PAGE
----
It remains to be seen if Lycos will continue posting profits, or more fundamentally, churn out good services that will put Lycos on the map yet once again. But Lim and co. definitely deserve huge credit and kudos for what they have already achieved. Turning Lycos around? That's a heck of a job.
This is from last week, but definitely needs revisiting. Cyworld US announced it's closing its service. Well, services can close (though basically it's a disaster and it shouldn't happen, as people lose their data), but the real problem is how horribly the company is handling the whole situation. I am appalled by the lack of professionalism in the email notice they sent out. How could they not hire a single English-speaking person to write an email of this importance? The email is so full of grammatical errors that almost half of commenters in the Techcrunch article actually think it was poorly translated by Google Translate, while the email was originally written in English.
Thank you to all members with Cyworld.
Due to Cyworld shuts down US service, US Cyworld will no longer be able to service. We sincerely apologize for shutting down the service with unavoidable reason.Before US cyworld close the service, you will continue to access to US cyworld contents but not purchase items. Also, you will not use your acorns.If you have unused acorns, you will be given a full refund for paid acorns only.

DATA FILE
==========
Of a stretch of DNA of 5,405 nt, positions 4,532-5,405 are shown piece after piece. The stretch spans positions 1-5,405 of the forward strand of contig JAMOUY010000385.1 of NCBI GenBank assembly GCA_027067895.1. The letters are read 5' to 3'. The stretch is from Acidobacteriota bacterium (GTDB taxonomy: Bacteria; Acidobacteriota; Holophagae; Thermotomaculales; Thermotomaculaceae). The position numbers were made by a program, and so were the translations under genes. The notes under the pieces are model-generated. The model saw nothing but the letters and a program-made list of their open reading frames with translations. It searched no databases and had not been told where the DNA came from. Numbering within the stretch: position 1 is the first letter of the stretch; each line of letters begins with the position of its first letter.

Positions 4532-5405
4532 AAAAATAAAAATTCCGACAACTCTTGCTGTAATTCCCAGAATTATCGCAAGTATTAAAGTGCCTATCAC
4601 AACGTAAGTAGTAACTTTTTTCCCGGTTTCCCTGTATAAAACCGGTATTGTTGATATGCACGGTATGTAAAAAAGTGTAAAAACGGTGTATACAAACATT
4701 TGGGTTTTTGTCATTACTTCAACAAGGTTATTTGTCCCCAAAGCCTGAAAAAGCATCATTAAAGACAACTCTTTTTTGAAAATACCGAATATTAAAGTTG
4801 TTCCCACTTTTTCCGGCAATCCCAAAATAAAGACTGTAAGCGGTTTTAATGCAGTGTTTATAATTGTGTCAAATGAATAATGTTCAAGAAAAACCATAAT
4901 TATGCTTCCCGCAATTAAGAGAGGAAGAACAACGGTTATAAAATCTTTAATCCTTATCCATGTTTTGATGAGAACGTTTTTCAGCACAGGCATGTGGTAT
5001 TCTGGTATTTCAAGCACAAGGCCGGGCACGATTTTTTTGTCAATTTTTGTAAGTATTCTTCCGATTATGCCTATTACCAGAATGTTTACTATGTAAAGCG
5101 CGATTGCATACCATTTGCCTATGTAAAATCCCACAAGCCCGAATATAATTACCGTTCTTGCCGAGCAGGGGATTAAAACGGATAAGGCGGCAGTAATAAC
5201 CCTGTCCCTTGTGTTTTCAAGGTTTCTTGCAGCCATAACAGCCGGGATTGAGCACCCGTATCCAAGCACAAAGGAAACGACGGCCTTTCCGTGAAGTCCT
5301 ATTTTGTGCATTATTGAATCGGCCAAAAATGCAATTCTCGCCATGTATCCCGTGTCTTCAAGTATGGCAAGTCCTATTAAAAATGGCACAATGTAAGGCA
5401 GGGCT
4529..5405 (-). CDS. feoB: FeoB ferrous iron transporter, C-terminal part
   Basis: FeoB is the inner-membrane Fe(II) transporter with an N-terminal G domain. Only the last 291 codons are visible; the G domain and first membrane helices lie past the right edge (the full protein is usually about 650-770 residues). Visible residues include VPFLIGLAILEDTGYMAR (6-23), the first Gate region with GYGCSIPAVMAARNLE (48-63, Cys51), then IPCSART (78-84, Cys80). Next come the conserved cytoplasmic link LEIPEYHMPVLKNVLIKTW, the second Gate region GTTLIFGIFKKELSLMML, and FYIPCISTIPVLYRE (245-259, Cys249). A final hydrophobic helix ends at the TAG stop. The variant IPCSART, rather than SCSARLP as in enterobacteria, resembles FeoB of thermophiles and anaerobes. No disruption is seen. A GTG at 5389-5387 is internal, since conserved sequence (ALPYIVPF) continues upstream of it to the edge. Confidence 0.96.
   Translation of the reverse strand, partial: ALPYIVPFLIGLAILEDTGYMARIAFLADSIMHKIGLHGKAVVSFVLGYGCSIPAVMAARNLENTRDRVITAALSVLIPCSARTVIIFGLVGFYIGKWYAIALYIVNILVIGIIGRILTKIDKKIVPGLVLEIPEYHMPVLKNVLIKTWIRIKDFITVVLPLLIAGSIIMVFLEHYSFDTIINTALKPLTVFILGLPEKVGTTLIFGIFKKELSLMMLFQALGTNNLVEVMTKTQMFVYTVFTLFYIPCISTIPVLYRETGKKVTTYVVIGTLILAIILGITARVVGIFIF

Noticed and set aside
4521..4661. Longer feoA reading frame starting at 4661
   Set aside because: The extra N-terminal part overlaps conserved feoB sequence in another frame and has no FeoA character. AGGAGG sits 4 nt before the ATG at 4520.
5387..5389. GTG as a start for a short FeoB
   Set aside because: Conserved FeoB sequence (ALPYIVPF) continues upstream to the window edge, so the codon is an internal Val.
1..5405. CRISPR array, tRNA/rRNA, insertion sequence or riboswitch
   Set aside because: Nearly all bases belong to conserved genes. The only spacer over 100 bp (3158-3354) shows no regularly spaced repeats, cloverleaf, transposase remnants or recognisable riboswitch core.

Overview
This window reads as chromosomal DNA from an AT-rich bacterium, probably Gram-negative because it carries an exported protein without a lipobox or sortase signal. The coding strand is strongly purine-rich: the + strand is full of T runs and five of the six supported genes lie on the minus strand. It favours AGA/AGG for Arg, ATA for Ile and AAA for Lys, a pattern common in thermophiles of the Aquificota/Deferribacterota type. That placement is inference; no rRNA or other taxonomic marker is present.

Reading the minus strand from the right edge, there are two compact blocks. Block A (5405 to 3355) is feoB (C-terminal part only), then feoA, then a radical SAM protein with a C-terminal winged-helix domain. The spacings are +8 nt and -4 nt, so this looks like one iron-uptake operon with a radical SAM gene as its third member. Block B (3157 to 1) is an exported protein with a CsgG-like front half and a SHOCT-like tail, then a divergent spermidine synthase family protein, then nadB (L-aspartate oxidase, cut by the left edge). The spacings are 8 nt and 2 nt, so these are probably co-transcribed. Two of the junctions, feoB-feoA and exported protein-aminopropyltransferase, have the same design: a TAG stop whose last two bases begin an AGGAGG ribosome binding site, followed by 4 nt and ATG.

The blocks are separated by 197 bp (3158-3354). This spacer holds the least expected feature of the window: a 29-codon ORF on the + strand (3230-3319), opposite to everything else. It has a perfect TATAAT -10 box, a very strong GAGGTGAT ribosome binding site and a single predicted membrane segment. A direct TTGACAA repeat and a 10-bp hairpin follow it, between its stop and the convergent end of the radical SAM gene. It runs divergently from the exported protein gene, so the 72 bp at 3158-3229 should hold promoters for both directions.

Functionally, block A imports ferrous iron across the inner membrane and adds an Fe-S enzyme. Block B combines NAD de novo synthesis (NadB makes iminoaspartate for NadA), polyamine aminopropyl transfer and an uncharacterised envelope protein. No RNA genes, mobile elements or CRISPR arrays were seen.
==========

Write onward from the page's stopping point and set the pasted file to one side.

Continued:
Refunds and data backup service is in progress, using the acorn will no longer be able to purchase for miniroom items, skins, etc.
@ Schedule for closing US Cyworld serviceDue to Data Back-up and closing service issues, the service will be unavailable.
* Shop service will be unavailable since Nov 03, 2009Club service, Profile photo/data upload serivce will be unavailable since Nov 23, 2009
But the poor English aside, a more fundamental issue is how they handle the user data. They do not provide any data back-up (in .zip or .xml), nor do they provide a smooth transition path to other Cyworld domains (such as Cyworld Korea). They are so hastily taking off that they are leaving everyone's data behind. This is so wrong. Apparently "graceful retirement" is not in their dictionary. Well, judging from the quality of their email, I wonder if they have a dictionary in the first place.